Autumn Houseplants

 

20170920_143750The night air dipped and rose the past few weeks and autumn is certainly in the air.  The houseplants have all been lazily sunbathing all summer (with me) on the front porch.  They love the fresh flow of water from the hose each day and the sun shining on them.  I snap off any leggy parts and remove dead leaves.  Any bugs and diseases that jumped on from being cooped up last winter are gone.  Yet, the thermometer lowers steadily in the night.  At 50 degrees I start covering the plants with a large sheet before I go to bed.  The days are still gloriously warm and they just need a little extra cover under the stars.

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But when that fateful forecast shows 45 degrees at night, everyone has to come inside. Party over.  By the end of summer a lot of the plants have grown.  Trim them into proper shapes and transplant them into bigger pots.  I put a little soil on the bottom, place the whole plant and dirt in the new pot, then top with fresh potting soil.  Water thoroughly and let sit in the sun a bit longer.  There should be holes in the bottom of your pots.  Soggy feet are the death of many a houseplant.  They should be able to drain completely.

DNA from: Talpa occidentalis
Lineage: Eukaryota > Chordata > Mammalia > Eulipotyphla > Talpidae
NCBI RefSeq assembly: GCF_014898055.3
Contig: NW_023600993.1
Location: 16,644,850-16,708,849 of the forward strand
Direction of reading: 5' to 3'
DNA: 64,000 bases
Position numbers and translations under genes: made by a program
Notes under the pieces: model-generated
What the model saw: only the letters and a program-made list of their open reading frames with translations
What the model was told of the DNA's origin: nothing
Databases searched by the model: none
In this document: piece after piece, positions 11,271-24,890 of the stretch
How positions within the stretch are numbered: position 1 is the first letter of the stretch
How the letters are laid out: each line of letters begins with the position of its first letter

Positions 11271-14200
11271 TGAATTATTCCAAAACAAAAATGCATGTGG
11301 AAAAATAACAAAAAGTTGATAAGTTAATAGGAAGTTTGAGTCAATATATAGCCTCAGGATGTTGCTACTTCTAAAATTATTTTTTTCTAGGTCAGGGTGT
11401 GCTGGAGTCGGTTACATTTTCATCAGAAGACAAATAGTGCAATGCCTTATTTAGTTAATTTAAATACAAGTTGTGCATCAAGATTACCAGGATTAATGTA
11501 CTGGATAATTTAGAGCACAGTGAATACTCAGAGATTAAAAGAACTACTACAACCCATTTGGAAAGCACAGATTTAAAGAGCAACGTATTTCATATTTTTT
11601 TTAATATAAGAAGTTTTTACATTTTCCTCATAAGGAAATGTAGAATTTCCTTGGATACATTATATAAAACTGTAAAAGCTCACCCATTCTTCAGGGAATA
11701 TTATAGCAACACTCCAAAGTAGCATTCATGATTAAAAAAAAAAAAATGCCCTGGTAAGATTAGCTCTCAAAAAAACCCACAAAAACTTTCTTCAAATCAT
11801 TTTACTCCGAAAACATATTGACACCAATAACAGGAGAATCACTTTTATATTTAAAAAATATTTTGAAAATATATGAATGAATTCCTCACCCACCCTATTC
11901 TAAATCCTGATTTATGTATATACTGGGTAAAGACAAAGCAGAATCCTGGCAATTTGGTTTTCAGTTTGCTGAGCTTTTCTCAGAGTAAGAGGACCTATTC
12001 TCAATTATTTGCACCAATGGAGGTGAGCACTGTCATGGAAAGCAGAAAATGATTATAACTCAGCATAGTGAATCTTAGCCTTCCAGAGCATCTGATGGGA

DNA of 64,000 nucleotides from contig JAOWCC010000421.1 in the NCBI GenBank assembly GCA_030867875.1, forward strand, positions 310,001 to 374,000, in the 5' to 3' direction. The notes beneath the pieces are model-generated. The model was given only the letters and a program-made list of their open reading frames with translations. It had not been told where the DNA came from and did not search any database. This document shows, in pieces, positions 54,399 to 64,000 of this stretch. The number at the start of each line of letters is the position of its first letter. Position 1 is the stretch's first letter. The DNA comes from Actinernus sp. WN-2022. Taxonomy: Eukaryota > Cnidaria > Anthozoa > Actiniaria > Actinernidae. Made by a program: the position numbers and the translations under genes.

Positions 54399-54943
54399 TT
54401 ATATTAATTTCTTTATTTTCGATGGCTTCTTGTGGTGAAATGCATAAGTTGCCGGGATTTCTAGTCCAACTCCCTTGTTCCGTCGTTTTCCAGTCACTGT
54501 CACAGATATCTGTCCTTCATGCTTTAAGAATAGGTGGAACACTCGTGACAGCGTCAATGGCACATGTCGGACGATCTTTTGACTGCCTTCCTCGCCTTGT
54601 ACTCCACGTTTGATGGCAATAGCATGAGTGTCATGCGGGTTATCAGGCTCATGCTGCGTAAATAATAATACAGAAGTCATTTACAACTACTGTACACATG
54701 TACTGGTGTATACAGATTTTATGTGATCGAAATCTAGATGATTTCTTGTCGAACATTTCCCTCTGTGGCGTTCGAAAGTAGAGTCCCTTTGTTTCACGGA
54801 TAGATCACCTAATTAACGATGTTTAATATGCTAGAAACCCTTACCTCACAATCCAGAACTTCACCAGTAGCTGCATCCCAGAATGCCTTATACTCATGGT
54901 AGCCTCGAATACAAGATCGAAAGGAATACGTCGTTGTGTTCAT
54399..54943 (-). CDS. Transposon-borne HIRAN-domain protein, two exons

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Meanwhile, inside prepare a spot with a nice west, south, or east view-preferably south- and place drip trays or old plates where you want your plants.  Carefully bring in each beautiful specimen.

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The plants will go from daily to every other day waterings to once a week now.  Water until it leaks into tray.

I don’t have typical houseplants, myself.  I have two poinsettias, two Ephedra plants, two jasmine plants, a bamboo, an orchid, a few little succulents, a unique aloe, a behemoth aloe, a coffee plant, and four large geraniums.  The ginormous plants have followed me from place to place for years and some are new.  Last year I overwintered a tomato plant someone gave me in the south window.  It grew a little and when I put it out into the soil this last spring it sprung to life in heaves of mass foliage and huge ripe tomatoes.